The Red Pony Essay

1609 words - 6 pages

A pre-adolescent boy raised on a ranch during the early 1900s period experiences hope, attachment, disappointment, death, grief, and family discord, as well as the delight and irrelevance of the aged in John Steinbeck’s The Red Pony. The book is short and consists of disjointed chapters with no real connection to each other except for the same setting and mostly the same characters. Yet the book is engaging and provides a keen view of what life must have been like during the first part of the twentieth century in the rural western United States.Each chapter in The Red Pony captures the reader’s attention with a new and thoughtful situation in the boy’s youth. However, unlike most other books, none of the chapters refers to the other. Conflicts that seem to have been unresolved in the previous chapter not only remain unresolved, the later chapters proceed as if these previous conflicts never existed. The reader can be left wondering about this strange writing technique, until further investigation reveals that The Red Pony was not written as one cohesive book but rather as four separate short stories, “The Gift,” “The Great Mountains,” “The Promise,” and “The Leader of the People.”“The Gift” is a “simply told” story about a boy, Jody, whose father buys him a pony. Published in November 1933, the story is Steinbeck’s adaptation of his own story, beginning when he was 4 years old and had the opportunity to take care of a pony while Steinbeck was living on the Hamilton Ranch near King City with his Uncle Tom. Steinbeck remembered “the most tremendous morning in the world when my pony had a cold.” In the story, Jody learns that the family ranch hand is not infallible as the pony becomes sick and dies. “The Great Mountains, the book’s second chapter, is the story about an elderly Indian who “comes home” to the ranch to die. It was published as a separate short story in December 1933. Jody is enamored of the Indian for his knowledge of the mountain range about which Jody has dreamed of adventure. The birth of a colt is the focus of the third chapter, “The Promise,” published in a magazine in August 1937. In the story, Jody waits, sometimes patiently and sometimes not, for the colt’s birth. When the time comes, the colt is in the breach position, and the ranch hand is forced to crush the mare’s skull so that he can cut the colt from her body. In “The Leader of the People,” Jody’s maternal grandfather arrives for a visit and launches into a monologue of stories from his younger days, much to the annoyance of Jody’s father, who has heard the stories many times. The grandfather overhears his son-in-law complain about the tediousness involved in hearing the stories “over and over again.” The embarrassed grandfather retreats, but Jody follows and insists on making his grandfather some lemonade to enjoy...

Find Another Essay On The Red Pony

Film: "The Outsiders" Essay

1409 words - 6 pages order to avoid ridicule or ostracism. This idea is prevalent in "The Outsiders" when a popular soc girl, Sherri Valence, who is known as "Cherry" because of her red hair, is seated next to Pony Boy and Johnny at the drive in theatre. Cherry and her friend, Marcia, start talking to Pony and Johnny, and start to realize that they are nice boys, at one point in the evening Cherry refers to Pony as "dreamy". As the group is walking home from the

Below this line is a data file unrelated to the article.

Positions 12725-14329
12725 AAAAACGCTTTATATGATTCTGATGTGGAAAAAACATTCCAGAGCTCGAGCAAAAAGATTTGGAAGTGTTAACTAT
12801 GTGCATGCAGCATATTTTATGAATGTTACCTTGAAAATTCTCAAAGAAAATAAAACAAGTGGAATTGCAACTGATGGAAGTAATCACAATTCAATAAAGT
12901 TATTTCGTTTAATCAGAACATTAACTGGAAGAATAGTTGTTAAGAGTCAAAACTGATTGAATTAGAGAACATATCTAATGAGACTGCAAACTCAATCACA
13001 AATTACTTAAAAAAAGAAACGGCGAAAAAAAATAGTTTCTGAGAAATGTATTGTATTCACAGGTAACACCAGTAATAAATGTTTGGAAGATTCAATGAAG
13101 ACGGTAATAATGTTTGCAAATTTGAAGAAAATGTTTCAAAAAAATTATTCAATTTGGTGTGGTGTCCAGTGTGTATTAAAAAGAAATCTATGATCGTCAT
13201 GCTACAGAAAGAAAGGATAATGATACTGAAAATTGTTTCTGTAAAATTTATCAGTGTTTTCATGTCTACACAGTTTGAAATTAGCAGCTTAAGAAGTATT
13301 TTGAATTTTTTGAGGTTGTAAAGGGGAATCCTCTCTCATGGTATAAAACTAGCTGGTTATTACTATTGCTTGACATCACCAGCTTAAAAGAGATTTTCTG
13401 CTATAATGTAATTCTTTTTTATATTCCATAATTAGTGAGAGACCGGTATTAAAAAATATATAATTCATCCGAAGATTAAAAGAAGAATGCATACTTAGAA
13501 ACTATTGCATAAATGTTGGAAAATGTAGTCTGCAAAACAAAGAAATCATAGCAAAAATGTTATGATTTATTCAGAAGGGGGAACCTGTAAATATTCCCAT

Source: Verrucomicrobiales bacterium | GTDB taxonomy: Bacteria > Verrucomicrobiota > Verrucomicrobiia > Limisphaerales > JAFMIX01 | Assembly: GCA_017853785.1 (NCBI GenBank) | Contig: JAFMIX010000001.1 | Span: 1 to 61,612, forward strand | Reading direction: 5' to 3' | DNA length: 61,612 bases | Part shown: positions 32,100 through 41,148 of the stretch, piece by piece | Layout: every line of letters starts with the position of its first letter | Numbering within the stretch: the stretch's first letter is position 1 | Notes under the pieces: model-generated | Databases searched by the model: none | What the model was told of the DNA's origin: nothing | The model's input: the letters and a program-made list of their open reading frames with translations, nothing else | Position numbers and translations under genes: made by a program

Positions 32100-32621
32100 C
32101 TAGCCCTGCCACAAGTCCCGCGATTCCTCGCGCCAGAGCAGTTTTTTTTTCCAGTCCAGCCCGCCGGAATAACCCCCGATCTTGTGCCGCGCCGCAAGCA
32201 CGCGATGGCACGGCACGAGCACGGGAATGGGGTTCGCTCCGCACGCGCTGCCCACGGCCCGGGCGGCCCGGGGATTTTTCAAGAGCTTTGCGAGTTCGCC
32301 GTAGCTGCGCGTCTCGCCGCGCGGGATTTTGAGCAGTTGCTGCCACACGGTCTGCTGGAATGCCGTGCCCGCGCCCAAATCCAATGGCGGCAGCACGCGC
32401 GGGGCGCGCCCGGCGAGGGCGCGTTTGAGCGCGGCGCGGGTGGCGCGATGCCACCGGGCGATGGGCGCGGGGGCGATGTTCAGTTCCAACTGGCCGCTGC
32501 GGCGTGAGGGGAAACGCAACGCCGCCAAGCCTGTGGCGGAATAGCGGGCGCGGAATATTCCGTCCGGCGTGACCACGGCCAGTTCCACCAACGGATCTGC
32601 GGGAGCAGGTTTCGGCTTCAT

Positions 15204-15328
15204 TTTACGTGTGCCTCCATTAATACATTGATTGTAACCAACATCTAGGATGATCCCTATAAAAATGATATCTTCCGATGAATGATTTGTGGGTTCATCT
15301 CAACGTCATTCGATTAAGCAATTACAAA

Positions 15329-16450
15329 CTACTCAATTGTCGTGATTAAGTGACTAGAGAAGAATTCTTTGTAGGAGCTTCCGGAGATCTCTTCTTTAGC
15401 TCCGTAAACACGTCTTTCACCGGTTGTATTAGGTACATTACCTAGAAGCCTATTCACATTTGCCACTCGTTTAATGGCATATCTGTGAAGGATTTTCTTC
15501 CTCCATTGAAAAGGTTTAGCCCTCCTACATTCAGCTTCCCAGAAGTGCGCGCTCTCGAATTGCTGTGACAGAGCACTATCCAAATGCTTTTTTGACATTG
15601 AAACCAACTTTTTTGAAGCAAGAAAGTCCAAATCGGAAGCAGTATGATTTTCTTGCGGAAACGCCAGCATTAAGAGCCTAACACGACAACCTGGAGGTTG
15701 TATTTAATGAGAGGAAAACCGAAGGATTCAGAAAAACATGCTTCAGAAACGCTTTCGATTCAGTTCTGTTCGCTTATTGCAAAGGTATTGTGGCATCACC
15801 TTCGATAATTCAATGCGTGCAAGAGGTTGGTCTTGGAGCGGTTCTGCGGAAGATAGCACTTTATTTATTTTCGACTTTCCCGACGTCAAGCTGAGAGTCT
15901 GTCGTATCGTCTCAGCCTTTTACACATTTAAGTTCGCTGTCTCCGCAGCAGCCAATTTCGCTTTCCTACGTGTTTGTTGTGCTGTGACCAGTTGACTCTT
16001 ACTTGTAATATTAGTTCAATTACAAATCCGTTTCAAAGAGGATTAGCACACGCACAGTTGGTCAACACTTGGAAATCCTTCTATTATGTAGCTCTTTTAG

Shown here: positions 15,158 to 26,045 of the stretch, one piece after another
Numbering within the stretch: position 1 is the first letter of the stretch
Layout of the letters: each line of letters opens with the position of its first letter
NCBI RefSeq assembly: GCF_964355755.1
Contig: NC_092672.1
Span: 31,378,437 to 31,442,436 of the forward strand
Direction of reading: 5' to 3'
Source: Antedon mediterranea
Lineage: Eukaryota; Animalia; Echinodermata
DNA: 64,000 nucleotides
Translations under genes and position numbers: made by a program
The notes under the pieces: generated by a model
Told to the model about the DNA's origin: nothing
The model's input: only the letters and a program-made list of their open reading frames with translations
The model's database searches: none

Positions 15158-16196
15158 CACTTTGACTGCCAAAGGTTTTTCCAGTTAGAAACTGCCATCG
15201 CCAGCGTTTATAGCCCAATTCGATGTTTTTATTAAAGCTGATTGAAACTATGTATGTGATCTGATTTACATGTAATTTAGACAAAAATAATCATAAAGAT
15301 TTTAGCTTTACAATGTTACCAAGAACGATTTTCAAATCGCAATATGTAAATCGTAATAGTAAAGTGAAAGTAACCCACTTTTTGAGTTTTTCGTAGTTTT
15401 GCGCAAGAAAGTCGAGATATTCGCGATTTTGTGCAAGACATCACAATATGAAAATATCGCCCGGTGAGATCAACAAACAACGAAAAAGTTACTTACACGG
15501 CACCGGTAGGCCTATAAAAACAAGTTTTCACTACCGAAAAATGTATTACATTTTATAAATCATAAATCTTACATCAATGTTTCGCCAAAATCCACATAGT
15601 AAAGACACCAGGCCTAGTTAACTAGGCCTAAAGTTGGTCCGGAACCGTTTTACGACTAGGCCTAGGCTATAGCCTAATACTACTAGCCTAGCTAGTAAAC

Stranger Essay

2370 words - 9 pages There was something about her when she came walking into the parking lot that made the whole place settle down when they saw her standing outside the Dairy Queen. It wasn’t so much the fact she was standing there with a brown, leather jacket zipped all the way up with some ragged blue jeans torn slightly at the near or the dirty, blue converse on her feet that looked like they’d had a tuff run. It also wasn’t the red hair combed back into a pony

Outsiders Book Report

1283 words - 5 pages friend who gave them money and a gun to run away with. They ran away to an abandoned church, and one day Dallas, the friend who gave them the supplies came by and took them out to lunch, and when they returned the church was one fire. Johnny and Pony saved the kids inside, and a piece of wood fell on Johnny and he broke his back. He died in the hospital a few days later, and Dallas couldn’t take it so he robbed a grocery store and took out an

John Steinbeck, A Common Man's Man

1147 words - 5 pages . The story of the gophers in Cannery Row represents that you can't have your cake and eat it too. When I read Cannery Row the chapter about the gopher came totally out of the blue, I did not think it belonged there, and made no sense, but after doing research about Steinbeck stories, The gopher parable did have its significance, not only in the story but as society as a whole (Bowden, 195). In The Red Pony the contrasting mountain ranges that

ktrn.skchv

712 words - 3 pages .Олбэн was the chief of Daktarsky district, it has been kept very away, and to reach there was problematic. Between it and a city where the administrative centre took place, was not neither cable, nor telecommunication. But it was pleasant to Ann. It it was not boring, they went for a drive on a pony, consulted on the river for some weeks, enjoyed the nature. In district Olbena did not love, it was the intellectual. And